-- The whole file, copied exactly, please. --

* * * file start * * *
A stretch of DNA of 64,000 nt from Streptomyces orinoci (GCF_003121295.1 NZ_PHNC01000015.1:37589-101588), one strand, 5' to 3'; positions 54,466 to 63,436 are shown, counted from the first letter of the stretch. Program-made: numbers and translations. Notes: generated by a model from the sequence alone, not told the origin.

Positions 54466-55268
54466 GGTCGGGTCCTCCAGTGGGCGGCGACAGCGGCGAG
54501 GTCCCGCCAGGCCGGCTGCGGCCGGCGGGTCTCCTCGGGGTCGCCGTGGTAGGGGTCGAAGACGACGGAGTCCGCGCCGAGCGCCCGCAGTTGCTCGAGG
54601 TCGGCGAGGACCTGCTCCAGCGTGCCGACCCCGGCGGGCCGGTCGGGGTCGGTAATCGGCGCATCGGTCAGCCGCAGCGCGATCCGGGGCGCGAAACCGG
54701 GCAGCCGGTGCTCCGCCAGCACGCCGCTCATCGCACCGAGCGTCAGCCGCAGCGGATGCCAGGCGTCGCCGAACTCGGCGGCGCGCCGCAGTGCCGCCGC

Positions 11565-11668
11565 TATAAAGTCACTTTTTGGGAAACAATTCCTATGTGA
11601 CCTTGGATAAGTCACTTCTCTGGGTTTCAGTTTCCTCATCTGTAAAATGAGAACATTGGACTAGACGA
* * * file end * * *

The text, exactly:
A stretch of DNA of 64,000 nt from Streptomyces orinoci (GCF_003121295.1 NZ_PHNC01000015.1:37589-101588), one strand, 5' to 3'; positions 54,466 to 63,436 are shown, counted from the first letter of the stretch. Program-made: numbers and translations. Notes: generated by a model from the sequence alone, not told the origin.

Positions 54466-55268
54466 GGTCGGGTCCTCCAGTGGGCGGCGACAGCGGCGAG
54501 GTCCCGCCAGGCCGGCTGCGGCCGGCGGGTCTCCTCGGGGTCGCCGTGGTAGGGGTCGAAGACGACGGAGTCCGCGCCGAGCGCCCGCAGTTGCTCGAGG
54601 TCGGCGAGGACCTGCTCCAGCGTGCCGACCCCGGCGGGCCGGTCGGGGTCGGTAATCGGCGCATCGGTCAGCCGCAGCGCGATCCGGGGCGCGAAACCGG
54701 GCAGCCGGTGCTCCGCCAGCACGCCGCTCATCGCACCGAGCGTCAGCCGCAGCGGATGCCAGGCGTCGCCGAACTCGGCGGCGCGCCGCAGTGCCGCCGC

Positions 11565-11668
11565 TATAAAGTCACTTTTTGGGAAACAATTCCTATGTGA
11601 CCTTGGATAAGTCACTTCTCTGGGTTTCAGTTTCCTCATCTGTAAAATGAGAACATTGGACTAGACGA